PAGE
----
The Minnesota Vikings have hired two high-profile lawyers to investigate claims by a former player that he was cut from the team because of his advocacy for same-sex marriage.
Former Minnesota Supreme Court Chief Justice Eric Magnuson and ex-U.S. Department of Justice trial attorney Chris Madel will lead the investigation, which has already begun, the Vikings said in a statement Friday.
The move comes a day after former Vikings punter Chris Kluwe said the team booted him over his support of same-sex marriage rights. In an essay published on the Deadspin website, Kluwe called Vikings special teams coach Mike Priefer "a bigot who didn't agree with the cause I was working for."
He also accused Priefer of saying, "We should round up all the gays and ship them off to an island and nuke it till it glows."
Kluwe also described Head Coach Leslie Frazier and General Manager Rick Spielman as "cowards ... who lacked the fortitude to disagree with Mike Priefer on a touchy subject matter."
Priefer has denied making the statements and the team has said Kluwe was not cut for his same-sex marriage beliefs.
Still, "it is extremely important for the Vikings organization to react immediately and comprehensively with an independent review of these allegations," Vikings President Mark Wilf said in a statement.
The team placed no timetable on the inquiry but expressed confidence it would move swiftly and fairly. The investigation will include interviews with current and former members of the Vikings organization.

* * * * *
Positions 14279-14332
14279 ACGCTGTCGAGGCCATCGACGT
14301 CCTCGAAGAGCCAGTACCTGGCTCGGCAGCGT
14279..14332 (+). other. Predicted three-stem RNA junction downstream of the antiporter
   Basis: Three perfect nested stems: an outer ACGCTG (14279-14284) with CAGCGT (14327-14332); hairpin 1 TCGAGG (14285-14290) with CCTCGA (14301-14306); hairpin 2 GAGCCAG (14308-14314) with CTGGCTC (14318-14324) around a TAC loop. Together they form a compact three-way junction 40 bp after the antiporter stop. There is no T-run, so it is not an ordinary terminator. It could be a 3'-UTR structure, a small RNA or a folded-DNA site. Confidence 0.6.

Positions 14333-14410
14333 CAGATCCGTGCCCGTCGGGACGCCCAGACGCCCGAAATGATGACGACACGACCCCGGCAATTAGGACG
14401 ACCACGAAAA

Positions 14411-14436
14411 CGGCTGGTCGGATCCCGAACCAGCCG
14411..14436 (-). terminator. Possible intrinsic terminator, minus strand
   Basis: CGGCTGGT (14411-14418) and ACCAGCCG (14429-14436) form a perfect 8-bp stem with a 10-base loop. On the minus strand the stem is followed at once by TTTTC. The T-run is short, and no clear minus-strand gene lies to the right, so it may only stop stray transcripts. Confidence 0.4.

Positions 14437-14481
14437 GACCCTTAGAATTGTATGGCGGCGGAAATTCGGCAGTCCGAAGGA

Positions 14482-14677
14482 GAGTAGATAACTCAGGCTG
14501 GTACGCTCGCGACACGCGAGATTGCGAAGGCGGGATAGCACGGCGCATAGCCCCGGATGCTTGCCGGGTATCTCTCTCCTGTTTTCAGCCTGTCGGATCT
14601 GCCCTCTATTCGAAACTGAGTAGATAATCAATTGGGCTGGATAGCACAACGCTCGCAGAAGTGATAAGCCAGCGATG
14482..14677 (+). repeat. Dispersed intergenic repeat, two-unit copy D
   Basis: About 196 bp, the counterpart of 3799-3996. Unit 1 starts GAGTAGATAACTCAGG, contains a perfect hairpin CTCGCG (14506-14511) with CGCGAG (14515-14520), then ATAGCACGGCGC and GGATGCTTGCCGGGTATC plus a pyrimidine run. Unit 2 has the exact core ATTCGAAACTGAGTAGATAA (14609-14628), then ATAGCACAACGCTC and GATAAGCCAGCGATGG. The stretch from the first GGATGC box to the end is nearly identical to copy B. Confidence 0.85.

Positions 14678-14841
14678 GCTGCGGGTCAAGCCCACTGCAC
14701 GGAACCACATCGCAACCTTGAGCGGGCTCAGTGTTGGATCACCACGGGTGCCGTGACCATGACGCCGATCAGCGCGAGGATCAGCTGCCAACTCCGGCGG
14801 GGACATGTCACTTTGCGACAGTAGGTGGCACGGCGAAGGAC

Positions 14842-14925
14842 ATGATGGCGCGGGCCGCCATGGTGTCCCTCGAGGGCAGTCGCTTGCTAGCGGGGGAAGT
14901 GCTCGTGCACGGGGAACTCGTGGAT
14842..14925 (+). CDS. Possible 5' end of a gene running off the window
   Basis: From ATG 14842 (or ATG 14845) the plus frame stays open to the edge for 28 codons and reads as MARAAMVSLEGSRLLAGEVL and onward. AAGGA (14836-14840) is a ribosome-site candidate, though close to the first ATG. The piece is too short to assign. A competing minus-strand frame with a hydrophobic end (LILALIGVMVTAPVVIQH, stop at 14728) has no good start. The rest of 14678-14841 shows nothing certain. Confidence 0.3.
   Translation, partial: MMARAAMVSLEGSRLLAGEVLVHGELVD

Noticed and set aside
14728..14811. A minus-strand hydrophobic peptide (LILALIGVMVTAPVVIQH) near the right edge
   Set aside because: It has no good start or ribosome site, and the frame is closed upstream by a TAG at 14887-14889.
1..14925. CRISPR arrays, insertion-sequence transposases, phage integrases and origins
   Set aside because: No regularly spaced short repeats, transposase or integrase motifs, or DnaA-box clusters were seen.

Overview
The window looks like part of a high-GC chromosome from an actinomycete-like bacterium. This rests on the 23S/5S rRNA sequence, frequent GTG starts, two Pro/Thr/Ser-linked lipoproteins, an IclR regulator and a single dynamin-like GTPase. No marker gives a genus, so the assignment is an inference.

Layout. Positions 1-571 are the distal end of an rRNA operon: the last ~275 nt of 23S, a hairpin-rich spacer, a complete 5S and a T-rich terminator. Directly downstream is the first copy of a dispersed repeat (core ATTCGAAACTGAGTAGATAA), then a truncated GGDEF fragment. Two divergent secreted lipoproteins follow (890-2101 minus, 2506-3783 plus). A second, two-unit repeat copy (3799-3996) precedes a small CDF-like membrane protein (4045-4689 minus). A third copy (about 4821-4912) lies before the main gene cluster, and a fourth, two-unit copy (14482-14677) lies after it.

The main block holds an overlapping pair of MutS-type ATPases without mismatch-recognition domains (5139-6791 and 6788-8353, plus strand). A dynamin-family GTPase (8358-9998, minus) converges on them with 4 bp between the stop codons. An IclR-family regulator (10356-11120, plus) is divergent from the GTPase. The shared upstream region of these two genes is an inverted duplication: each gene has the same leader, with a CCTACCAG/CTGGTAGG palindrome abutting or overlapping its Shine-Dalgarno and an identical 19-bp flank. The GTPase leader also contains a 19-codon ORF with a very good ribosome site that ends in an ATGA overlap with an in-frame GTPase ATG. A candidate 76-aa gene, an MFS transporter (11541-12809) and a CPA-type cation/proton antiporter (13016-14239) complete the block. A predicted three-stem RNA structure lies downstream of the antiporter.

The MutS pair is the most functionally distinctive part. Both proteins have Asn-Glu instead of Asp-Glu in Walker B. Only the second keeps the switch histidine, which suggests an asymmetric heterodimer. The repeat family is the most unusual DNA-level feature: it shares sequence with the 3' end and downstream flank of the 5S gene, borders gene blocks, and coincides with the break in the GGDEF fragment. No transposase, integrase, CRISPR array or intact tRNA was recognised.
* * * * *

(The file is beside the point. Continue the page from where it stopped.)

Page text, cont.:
Earlier on Friday, Kluwe said he hoped to be sued for alleging that his former boss is a bigot.
Priefer "has the world's easiest case for slander," Kluwe said on The Daily Circuit.
When host Tom Weber asked Kluwe whether he expected to be sued, he replied: "I certainly hope so, because then we can have our day in court ... we'll see who's right and who's wrong." He suggested that he wouldn't have written what he did without witnesses to back him up.
If Priefer wants to disprove the allegations, Kluwe said, "he can have his day in court and we'll discover what we discover. Because obviously if I say these things and they're not true, that's very much lawsuit-worthy."
Weber asked whether Kluwe might file a lawsuit himself.
"I would prefer not to," he said, "because despite everything that happened, I loved playing for the team. I had a lot of friends there, I still do have a lot of friends there. ... I would prefer not to drag the organization into it. My quarrel is with three very specific people within that the organization."
He added, though, that if the organization tries to sweep his charges under the rug, "then I really don't have much recourse but to take it to the courts."
The day Kluwe's Deadspin piece came out, the Vikings released a statement saying "any notion that Chris was released from our football team due to his stance on marriage equality is entirely inaccurate and inconsistent with team policy. Chris was released strictly based on his football performance."
Priefer also released a statement, in which he "vehemently" denied Kluwe's allegations.
"I want to be clear that I do not tolerate discrimination of any type and am respectful of all individuals. I personally have gay family members who I love and support just as I do any family member," he said in the statement. "As a coach, I have always created an accepting environment for my players, including Chris, and have looked to support them both on and off the field."